funds from assessed contributions from member states that cover normal, 
recurrent activities such as the core functions of the UN 
Secretariat;[Footnote 12] and (2) extrabudgetary resources, which come 
from the budgets for UN peacekeeping missions financed through 
assessments from member states, voluntary contributions from member 
states for a variety of specific projects and activities, and budgets 
for the voluntarily financed UN funds and programs. UN regular budget 
resources are determined on a biennial basis and are estimated at 
approximately $3.8 billion UN-wide for 2006-2007, the current biennium. 
OIOS's share of regular budget resources is estimated at about $31.3 
million for fiscal biennium 2006-2007.

Extrabudgetary resources are estimated at $5.6 billion for the biennium 
2006-2007; OIOS's share of extrabudgetary resources is about $54 
million.[Footnote 13]

UN Funding Arrangements Hinder Independent Oversight:

The General Assembly mandate creating OIOS calls for it to be 
operationally independent. In addition, according to international 
auditing standards, an internal oversight unit should have sufficient 
resources to effectively achieve its mandate. In practice, however, 
OIOS's independence is impaired by constraints that UN funding 
arrangements impose. First, while OIOS is funded by a regular budget 
and 12 other revenue streams, UN financial regulations and rules 
severely limit OIOS from reallocating its resources between funding 
sources, locations, and operating divisions as may be necessary. 
Second, OIOS is dependent on UN funds and programs and other UN 
entities for resources and reimbursement for the services it provides. 
As a result of these structural constraints, OIOS may not be able to 
examine high-risk areas as appropriate.

UN Mandate and International Auditing Standards Require Independence:

In passing the resolution that established OIOS in August 1994, the 
General Assembly stated that the office shall exercise operational 
independence and that the Secretary-General, when preparing the budget 
proposal for OIOS, should take into account the independence of the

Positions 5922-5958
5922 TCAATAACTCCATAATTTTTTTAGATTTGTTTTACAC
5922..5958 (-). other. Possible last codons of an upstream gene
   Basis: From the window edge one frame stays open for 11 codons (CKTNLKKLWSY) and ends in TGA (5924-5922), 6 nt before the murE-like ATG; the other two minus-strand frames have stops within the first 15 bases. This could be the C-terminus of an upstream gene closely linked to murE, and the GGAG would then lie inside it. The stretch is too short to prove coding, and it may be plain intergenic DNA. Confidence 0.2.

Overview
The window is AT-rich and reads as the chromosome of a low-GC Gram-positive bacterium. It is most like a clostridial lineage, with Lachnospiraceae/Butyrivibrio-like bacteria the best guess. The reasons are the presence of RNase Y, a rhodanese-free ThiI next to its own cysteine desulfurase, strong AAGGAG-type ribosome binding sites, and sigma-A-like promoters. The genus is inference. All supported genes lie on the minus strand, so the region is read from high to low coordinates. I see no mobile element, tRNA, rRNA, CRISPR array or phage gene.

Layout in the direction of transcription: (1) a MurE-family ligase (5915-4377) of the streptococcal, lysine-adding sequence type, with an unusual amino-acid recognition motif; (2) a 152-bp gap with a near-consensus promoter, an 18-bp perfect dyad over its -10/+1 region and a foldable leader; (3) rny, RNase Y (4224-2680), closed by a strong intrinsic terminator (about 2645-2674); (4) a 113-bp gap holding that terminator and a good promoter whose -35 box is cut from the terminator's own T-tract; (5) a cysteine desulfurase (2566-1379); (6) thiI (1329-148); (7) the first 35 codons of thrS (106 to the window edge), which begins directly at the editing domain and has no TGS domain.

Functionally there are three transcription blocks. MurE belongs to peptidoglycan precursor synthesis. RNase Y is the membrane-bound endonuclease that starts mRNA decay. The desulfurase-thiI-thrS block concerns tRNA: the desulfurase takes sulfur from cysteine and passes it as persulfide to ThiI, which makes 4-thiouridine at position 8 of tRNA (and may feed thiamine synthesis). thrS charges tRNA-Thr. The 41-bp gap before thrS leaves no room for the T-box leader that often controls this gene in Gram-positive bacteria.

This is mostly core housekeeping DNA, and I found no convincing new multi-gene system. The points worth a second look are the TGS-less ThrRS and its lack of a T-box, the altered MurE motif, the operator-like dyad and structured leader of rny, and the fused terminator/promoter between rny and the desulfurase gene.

office.[Footnote 14] The UN mandate for OIOS was followed by a 
Secretary-General's bulletin in September 1994 stating that OIOS 
discharge its responsibilities without any hindrance or need for prior 
clearance.[Footnote 15]

In addition, the Institute of Internal Auditors (IIA) standards for the 
professional practice of auditing,[Footnote 16] which OIOS and its 
counterparts in other UN organizations formally adopted in 2002, state 
that audit resources should be appropriate, sufficient, and effectively 
deployed. These standards also state that an internal audit activity 
should be free from interference and that internal auditors should 
avoid conflicts of interest. International auditing standards also 
state that financial regulations and the rules of an international 
institution should not restrict an audit organization from fulfilling 
its mandate.[Footnote 17]

Funding Arrangements Hinder OIOS's Flexibility to Reallocate Resources 
to Address High-Risk Areas:

In addition to funding from the UN regular budget, OIOS receives 
extrabudgetary funding from 12 different revenue streams. These include 
funds and programs, a peacekeeping support account, and tribunals for 
Rwanda and the former Yugoslavia.[Footnote 18] Although the UN's 
regular budget and extrabudgetary funding percentages over the years 
have remained relatively stable, an increasing share of OIOS's budget 
is comprised of extrabudgetary resources (see fig. 3). OIOS's 
extrabudgetary funding has steadily increased over the past decade,